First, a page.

Hong Kong to use AI against superbugs and antibiotic overprescription

by NEW YORK DIGITAL NEWS



Hong Kong’s Hospital Authority is planning to tackle a noteworthy rise of two superbugs — vancomycin-resistant enterococci and Candida auris — with the help of artificial intelligence (AI). 

According to a Nov. 24 South China Morning Post report citing the authority, the increase in the prevalence of multidrug-resistant organisms, or superbugs, on the island occurred due to a redistribution of resources aimed at combating the COVID-19 pandemic over the past three years. Dr. Raymond Lai, the authority’s chief infection control officer, told journalists:

“A significant number of isolation wards were allocated to Covid-19 patients, leaving fewer wards available for those infected with MDROs.”

The COVID-19 pandemic also significantly increased broad-spectrum antibiotic prescriptions, leading to antibiotic resistance development within the superbugs. According to the authority, the antibiotic resistance rate of vancomycin-resistant enterococci rose from 0.22% in 2021 to 1.2% in 2023. Patients carrying those microorganisms increased from fewer than 40 in 2021 to around 140 by late September 2023. 

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Discovered in Hong Kong in 2019, there has been an increase in Candida auris carriers, jumping from nearly 200 in 2020 to more than 300 by Oct. 31, 2023. Lai cautions that approximately 10% of individuals harboring this fungus may progress to invasive infections, presenting a mortality risk ranging from 53% to 83.3%.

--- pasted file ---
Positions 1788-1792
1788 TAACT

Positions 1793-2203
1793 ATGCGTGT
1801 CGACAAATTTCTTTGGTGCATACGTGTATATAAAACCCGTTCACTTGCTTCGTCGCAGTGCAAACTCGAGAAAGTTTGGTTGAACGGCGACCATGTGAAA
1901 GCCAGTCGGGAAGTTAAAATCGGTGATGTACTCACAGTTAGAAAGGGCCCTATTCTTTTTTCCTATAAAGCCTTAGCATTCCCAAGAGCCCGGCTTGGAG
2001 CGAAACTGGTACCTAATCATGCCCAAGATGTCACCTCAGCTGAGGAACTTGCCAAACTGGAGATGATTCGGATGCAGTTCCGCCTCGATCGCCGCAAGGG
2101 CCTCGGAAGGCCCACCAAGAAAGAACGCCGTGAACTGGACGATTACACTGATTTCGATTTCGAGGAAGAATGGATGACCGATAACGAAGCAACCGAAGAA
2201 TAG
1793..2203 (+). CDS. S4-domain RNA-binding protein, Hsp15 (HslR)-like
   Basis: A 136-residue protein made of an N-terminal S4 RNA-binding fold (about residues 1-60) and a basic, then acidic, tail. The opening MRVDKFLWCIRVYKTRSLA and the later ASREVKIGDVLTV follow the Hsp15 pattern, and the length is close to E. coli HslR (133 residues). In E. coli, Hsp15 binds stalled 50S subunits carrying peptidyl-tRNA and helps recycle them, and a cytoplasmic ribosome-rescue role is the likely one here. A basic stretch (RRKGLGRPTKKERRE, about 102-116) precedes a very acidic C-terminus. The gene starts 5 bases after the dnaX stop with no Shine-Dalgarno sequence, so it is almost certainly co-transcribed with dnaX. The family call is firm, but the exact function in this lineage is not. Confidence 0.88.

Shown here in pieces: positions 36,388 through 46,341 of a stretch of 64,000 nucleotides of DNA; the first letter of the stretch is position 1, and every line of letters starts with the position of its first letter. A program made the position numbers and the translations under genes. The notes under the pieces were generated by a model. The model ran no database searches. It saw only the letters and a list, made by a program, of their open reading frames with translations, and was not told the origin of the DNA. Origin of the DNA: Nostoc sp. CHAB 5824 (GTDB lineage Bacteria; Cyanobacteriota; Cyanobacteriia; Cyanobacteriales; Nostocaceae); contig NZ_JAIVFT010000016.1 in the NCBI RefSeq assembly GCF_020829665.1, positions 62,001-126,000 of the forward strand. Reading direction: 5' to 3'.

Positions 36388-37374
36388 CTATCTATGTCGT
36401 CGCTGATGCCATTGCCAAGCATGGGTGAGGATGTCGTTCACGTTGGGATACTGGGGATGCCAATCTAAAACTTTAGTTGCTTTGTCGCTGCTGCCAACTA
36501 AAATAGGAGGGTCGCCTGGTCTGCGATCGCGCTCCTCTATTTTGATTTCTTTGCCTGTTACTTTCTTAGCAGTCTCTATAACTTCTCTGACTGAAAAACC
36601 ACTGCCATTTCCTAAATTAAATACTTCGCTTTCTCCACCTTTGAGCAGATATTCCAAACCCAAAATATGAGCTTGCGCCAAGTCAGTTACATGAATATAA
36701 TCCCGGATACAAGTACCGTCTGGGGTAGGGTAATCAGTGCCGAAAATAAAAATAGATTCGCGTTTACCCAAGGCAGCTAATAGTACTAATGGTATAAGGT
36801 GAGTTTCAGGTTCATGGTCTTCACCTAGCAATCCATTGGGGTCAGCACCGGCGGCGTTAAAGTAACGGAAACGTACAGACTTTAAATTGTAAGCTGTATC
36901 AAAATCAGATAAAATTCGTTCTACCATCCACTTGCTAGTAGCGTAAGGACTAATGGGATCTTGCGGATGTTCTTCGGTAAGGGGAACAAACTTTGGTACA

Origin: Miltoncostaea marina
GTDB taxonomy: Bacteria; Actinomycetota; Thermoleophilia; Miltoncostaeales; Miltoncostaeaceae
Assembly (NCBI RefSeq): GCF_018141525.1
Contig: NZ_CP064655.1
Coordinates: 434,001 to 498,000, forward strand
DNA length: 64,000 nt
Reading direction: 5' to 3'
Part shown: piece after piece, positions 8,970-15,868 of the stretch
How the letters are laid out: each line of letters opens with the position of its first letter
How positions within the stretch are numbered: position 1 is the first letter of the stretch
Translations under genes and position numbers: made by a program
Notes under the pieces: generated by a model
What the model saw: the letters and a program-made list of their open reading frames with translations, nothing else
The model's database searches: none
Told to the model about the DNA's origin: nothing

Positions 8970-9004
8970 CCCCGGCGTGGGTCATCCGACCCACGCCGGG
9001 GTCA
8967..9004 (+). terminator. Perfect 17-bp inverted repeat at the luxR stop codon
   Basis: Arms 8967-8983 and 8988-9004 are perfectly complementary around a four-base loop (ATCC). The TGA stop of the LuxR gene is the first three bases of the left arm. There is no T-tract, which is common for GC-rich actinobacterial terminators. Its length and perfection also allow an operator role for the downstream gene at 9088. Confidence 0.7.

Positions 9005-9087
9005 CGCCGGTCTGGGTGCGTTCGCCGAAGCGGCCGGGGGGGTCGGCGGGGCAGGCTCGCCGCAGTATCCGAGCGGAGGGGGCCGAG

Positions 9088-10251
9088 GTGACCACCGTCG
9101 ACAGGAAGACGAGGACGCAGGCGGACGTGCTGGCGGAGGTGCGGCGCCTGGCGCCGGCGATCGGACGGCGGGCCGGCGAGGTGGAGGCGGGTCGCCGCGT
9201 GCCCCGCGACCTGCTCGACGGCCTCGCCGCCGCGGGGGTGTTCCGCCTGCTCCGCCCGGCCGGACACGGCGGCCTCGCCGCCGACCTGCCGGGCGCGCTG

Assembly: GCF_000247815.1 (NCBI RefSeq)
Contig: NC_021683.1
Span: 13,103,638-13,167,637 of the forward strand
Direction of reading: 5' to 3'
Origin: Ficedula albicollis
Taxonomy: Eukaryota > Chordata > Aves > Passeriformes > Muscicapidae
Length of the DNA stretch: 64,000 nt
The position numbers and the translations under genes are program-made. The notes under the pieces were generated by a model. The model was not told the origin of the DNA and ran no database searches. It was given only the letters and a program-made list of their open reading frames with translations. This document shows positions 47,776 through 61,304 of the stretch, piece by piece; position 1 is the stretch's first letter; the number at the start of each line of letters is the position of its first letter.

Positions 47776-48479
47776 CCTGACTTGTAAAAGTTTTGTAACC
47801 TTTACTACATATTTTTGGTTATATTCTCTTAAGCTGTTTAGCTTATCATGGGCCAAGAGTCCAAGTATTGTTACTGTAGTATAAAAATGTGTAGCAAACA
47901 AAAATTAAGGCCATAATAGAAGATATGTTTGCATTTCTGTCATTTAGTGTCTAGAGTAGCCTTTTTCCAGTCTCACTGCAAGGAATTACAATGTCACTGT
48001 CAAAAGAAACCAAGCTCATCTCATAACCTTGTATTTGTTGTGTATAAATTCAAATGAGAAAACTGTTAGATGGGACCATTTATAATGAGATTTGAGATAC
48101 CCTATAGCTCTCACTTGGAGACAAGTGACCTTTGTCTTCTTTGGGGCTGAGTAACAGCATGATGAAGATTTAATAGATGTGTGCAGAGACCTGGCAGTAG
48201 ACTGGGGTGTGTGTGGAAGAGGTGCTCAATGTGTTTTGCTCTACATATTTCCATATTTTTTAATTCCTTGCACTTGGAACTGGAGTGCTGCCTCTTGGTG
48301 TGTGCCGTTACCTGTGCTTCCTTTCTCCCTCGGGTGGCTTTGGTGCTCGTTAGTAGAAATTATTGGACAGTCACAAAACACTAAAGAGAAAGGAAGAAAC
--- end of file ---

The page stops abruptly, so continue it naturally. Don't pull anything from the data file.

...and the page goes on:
To combat the problem, in January 2024, the Hospital Authority will launch an AI pilot at the Prince of Wales Hospital in Sha Tin and Princess Margaret Hospital in Kwai Chung. The AI will analyze clinical data to determine the necessity of prescribing antibiotics. It will start from a single popular type of antibiotic and then expand to eight other types and 17 public hospitals.

This isn’t the first time AI has been used to combat the problem of antibiotic resistance. In May 2023, AI helped Massachusetts Institute of Technology and McMaster University researchers identify a new antibiotic that could kill a bacteria responsible for many drug-resistant infections, Acinetobacter baumannii.

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